Unless the lead asks to receive price listings or other material immediately, you should not overwhelm them with this kind of content. Rather, aim to build a conversation and find out what their problems are and what they want you to help them with.

2. Meaningful subject lines will help everyone
An clear email subject line makes it easier for the client to find your email in their inbox – and it also tells them what the email will be about before they open it.

3. Keep the conversation flowing with questions
Don’t expect your leads to write long, detailed messages. It’s not uncommon for emails to be short and to the point – this doesn’t mean there’s a problem, you just need to keep the person’s attention. A simple start is to keep the conversation going by asking them friendly questions which mean they’re more likely to answer.

4. Cut length, boost clarity
Lengthy emails will just confuse potential clients. While you don’t want to appear blunt, you need to make it easy for them to respond to you and your questions. Bullet points or listed questions are easier for them to answer in turn.

5. Close off longer emails by summing up
If you need to write a longer email, aim to sum up the key points of your message at the beginning, and also draw out any specific requests or actions you need the client to complete at the end of the email

Happy emailing

Email can be a powerful tool for closing business deals – but unlike a face to face conversation, misunderstandings are more likely, and you can lose a warm lead with slow or confusing replies. However, just a couple of changes to your emailing style can make a big difference, and turn more leads into customers.

7 Timeless Tips on Advertising from Ogilvy

You’ve probably heard of David Ogilvy and his timeless marketing book “Ogilvy on Advertising”. If you haven’t, I strongly encourage you to pick up a copy here.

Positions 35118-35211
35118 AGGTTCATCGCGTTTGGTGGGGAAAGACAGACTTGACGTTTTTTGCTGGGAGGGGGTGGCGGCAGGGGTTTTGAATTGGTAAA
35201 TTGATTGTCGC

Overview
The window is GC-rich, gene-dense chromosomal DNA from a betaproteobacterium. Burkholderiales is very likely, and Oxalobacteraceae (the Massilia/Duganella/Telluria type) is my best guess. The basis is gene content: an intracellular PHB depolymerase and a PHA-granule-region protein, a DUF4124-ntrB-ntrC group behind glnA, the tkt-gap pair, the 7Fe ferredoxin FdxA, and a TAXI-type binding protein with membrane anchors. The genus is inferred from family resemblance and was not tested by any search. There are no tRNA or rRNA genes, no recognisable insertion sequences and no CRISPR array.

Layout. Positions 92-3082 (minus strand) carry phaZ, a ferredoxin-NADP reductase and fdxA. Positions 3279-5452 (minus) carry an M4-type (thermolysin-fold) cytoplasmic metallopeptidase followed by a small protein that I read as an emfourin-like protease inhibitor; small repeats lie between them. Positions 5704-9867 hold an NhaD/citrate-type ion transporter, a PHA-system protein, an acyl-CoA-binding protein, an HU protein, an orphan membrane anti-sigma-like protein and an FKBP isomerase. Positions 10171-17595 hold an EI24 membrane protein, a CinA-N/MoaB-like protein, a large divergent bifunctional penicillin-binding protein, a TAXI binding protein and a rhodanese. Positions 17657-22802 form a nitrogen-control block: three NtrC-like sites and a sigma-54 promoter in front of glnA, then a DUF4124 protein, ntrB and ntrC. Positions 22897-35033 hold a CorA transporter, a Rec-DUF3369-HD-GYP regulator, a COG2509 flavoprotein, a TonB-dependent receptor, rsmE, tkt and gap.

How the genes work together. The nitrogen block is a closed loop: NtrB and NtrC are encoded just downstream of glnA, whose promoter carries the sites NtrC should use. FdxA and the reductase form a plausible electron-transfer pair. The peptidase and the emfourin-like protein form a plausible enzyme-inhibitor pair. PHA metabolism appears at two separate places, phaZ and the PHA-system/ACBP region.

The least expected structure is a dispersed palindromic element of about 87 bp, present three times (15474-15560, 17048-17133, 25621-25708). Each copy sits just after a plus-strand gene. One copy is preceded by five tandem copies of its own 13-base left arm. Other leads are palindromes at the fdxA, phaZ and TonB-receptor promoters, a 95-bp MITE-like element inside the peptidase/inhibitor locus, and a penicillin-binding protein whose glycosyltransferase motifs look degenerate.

I’d like to share with you a few of my favorite nuggets of wisdom that I’ve found in his book and have used for my clients, successfully, and that you can start using today to help your business grow. Let’s jump in…

Speak Visually. Create an infographic with Visme

Marketing Tip Number One:

It pays to give most products an image of quality. A first class ticket.

Marketing Tip Number Two:

Big ideas are what it takes to attract consumers to your product. (Which leads us to…)

Marketing Tip Number Three:

How to recognize a big idea.

Did it make me gasp when I first saw it?
Do I wish I thought of it?
Is it unique?
Does it fit strategy to perfection?
Could it be used for 30 years?

In a recent post I wrote about harnessing the power of mass desire on to your product, I covered why some ads run for 30 days and some run for three decades. You can check it out here.

Marketing Tip Number Four:

Positioning (what it is and what it isn’t)

Positioning is not a buzzword. Simply put, it is “What a product does and who it is for”.

Marketing Tip Number Five:

For local advertising you get [much] better results when you name the city/location in your headline.

Marketing Tip Number Six:

Recall increases by [an average factor of] 28% when you put your headline in quotes.

Marketing Tip Number Seven:

Story Appeal (use it). Add photos that arouse curiosity and entice the prospect to read the copy.

When it comes to marketing your business you have to take a unique approach, because after all, your business is unique and the problems you solve and face will be unique as well.

Copying what others do won’t get you there. Learning principles, tips and “hacks” that are proven effective will help. However, it’s up to you and your team to find the groove that makes your product irresistible to your customers.

These tips can get you some of the way there but don’t look for all the answers on the internet. Use your mind, trust your gut (you understand your business better than anyone else) and rely on the facts that can help you leverage your marketing efforts further.

When you’re creating your next marketing campaign try to remember these tips and this quote from Steve Jobs. I find it both insightful and motivating, I hope you do to!

“Your time is limited, so don’t waste it living someone else’s life. Don’t be trapped by dogma – which is living with the results of other people’s thinking. Don’t let the noise of other’s opinions drown out your own inner voice. And most important, have the courage to follow your heart and intuition. They somehow already know what you truly want to become. Everything else is secondary.”
– Steve Jobs